Your toothbrush itself is also important: most people (unless otherwise directed by their dentist) should use a multi-tufted brush with soft bristles. If you brush with the proper pressure it should last 4 to 6 months before replacing it. You should also replace it if the bristles become worn or splayed.
Flossing once a day is important for removing the plaque between teeth your toothbrush bristles can’t reach. The best technique is to form a “C” with the floss that wraps around each tooth and move it up and down gently three or four times until you hear a squeaky clean sound on both sides of the tooth.
The ultimate test of your efforts comes during your regular dental checkups. You can get a check now, though, on how you’re doing by using your tongue to feel your teeth at the gum line. If they feel smooth and slick, you’re probably doing a good job of plaque removal; but if they feel a bit rough and gritty, you’re missing some of the plaque and need to be more thorough when brushing. You can also use floss by running it up and down the tooth surface — if it squeaks, they’re clean!
Your particular dental condition may require specific treatment or the use of other dental products like antibacterial mouthrinses. But learning and practicing proper brushing and flossing is key to keeping teeth and gums healthy and disease-free.
In the past, traditional dentures or a dental bridges was the only way to replace a missing tooth or teeth. These options do their jobs, however, thanks to great strides in modern dentistry, you can replace your missing tooth with the next best thing. Dental implants are effective, functional and built to last a lifetime. Learn more about this revolutionary procedure with help from your Lexington, KY dentist at Corporate Center Dental Care, Dr. Anthony Feck and Dr. Maxie Combs.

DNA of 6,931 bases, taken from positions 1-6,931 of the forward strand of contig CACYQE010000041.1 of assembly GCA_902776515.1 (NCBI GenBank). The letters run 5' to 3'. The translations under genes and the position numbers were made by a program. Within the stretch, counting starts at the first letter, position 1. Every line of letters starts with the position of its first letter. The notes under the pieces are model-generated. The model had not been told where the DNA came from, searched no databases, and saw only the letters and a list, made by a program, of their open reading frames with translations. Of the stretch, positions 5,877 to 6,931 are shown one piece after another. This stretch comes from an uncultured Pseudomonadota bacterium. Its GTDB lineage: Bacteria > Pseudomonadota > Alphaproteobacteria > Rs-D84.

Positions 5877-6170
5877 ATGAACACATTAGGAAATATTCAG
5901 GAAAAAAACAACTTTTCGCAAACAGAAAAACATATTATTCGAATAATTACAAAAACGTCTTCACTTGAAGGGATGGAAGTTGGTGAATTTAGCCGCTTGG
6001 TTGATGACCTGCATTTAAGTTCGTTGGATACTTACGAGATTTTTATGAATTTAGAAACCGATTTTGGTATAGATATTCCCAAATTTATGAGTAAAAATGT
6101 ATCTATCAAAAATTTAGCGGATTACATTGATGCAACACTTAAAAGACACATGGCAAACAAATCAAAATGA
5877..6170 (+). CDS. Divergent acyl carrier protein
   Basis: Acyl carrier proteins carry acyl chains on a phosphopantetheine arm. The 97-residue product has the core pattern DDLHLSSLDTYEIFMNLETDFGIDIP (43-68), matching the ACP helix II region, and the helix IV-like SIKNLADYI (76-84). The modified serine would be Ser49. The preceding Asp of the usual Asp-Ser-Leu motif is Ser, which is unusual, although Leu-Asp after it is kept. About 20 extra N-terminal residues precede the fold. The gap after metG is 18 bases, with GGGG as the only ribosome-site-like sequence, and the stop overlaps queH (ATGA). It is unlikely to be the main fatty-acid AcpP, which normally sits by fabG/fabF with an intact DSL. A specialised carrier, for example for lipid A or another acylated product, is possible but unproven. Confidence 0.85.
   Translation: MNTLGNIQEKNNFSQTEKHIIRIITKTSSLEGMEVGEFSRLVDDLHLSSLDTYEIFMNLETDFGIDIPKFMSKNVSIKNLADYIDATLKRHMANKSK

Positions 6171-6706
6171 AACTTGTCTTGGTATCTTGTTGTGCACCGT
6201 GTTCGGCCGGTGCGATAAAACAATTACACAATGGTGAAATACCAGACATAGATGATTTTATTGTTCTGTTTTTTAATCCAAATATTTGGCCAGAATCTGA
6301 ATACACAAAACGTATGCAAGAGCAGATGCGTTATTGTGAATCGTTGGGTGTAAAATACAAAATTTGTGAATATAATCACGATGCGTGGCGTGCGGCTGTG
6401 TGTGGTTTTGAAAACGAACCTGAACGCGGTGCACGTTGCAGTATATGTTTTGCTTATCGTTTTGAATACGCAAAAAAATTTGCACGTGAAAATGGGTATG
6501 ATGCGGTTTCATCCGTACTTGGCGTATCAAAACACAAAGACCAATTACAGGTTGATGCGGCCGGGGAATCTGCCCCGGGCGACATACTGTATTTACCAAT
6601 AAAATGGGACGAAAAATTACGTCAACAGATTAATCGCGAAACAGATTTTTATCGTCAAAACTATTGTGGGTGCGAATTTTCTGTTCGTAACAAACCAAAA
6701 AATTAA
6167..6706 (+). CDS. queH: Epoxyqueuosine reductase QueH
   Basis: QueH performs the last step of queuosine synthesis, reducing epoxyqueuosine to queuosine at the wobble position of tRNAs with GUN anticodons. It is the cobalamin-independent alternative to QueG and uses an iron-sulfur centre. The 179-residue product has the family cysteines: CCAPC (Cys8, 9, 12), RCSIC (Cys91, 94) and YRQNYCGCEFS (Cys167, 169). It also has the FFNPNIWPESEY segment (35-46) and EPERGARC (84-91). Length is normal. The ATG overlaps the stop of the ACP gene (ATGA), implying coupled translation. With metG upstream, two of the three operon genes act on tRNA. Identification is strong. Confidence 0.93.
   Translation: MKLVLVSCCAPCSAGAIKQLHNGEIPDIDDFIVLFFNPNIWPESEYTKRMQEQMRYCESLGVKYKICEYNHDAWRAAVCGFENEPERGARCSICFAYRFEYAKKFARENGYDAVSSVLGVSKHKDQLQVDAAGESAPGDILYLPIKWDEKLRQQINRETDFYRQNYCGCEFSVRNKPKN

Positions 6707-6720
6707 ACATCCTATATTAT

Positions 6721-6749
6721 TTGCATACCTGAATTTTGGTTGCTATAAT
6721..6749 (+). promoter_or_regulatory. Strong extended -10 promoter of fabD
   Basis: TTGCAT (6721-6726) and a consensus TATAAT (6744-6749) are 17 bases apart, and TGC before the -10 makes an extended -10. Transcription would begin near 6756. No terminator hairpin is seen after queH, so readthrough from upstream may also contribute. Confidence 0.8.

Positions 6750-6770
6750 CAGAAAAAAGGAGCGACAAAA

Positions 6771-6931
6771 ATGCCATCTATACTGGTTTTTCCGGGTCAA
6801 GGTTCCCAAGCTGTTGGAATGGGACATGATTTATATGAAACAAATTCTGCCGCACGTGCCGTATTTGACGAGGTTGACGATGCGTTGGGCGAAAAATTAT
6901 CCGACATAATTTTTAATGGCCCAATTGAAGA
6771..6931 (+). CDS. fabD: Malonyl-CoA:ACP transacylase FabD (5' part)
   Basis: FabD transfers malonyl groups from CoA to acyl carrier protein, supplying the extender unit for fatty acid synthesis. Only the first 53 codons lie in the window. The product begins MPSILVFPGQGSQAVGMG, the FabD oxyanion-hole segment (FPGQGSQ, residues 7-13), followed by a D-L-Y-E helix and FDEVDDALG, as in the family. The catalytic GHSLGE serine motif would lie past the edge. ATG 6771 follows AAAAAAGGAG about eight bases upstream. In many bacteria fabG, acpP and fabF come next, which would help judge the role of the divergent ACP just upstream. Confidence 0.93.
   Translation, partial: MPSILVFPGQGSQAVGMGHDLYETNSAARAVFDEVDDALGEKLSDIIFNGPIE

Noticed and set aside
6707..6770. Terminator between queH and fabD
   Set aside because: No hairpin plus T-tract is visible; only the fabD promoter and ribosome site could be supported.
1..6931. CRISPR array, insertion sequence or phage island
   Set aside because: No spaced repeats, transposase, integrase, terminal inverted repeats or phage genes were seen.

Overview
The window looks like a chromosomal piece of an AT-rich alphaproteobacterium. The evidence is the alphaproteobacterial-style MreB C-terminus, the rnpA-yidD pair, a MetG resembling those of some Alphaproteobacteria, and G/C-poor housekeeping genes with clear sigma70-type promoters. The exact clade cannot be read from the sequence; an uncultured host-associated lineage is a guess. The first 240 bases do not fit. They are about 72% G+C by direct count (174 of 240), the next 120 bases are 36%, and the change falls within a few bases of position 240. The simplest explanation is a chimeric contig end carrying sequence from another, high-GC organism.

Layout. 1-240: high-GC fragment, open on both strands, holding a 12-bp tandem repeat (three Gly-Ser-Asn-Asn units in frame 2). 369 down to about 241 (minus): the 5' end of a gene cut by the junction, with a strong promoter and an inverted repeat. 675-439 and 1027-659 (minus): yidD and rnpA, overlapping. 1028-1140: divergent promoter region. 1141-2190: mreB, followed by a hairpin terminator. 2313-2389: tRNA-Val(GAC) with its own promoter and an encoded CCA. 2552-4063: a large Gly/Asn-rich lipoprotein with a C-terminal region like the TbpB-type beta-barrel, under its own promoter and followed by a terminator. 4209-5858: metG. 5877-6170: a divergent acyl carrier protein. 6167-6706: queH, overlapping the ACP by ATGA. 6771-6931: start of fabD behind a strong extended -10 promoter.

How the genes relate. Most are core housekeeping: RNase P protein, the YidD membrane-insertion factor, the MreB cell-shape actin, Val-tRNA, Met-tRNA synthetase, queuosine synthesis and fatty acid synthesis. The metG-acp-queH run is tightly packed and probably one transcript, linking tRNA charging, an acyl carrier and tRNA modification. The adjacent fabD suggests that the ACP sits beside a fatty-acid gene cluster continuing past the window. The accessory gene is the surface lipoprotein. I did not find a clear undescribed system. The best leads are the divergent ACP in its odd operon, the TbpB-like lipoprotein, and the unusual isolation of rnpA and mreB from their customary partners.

What are dental implants?
Dental implants include three separate parts: the implant’s fixture, its abutment and its crown. The fixture is the implant itself. Your Lexington dentist surgically places the small, titanium cylinder into the jawbone beneath your gumline. Over time, the fixture integrates into the bone, becoming part of it and providing a replacement root. The abutment simply connects the fixture to the crown. The tooth-shaped crown sits on top of the implant to replace the tooth itself.
How do dental implants replace teeth?
There are several ways to utilize dental implant technology. They include:
- Single Tooth Implant: To replace a single tooth, your dentist uses a single implant. The fixture integrates into the bone below the missing tooth’s gum tissue and holds the dental crown to replace the tooth.
- Multiple Teeth Implant: This restoration replaces several missing teeth with one restoration. Instead of using an implant for every tooth, your Lexington dentist uses one implant on either side of the prosthetic teeth. Similar to a dental bridge, several prosthetic teeth in a row bridge the gap. However, a bridge uses the surrounding teeth to hold it in place, compromising the teeth. Implants leave the natural teeth in tact.
- Implant-Supported Dentures: Traditional dentures tend to lose their shape quickly and, in turn, lose their fit. Implant-supported dentures use strategically placed through the arch of the mouth to hold a full denture in place. If a patient is missing all their teeth, implants hold both the bottom and top arch of teeth.
For more information on dental implants, please contact Dr. Anthony Feck and Dr. Maxie Combs at Corporate Center Dental Care in Lexington, KY. Call (859) 223-4644 to speak with an associate about scheduling your consultation for implants today!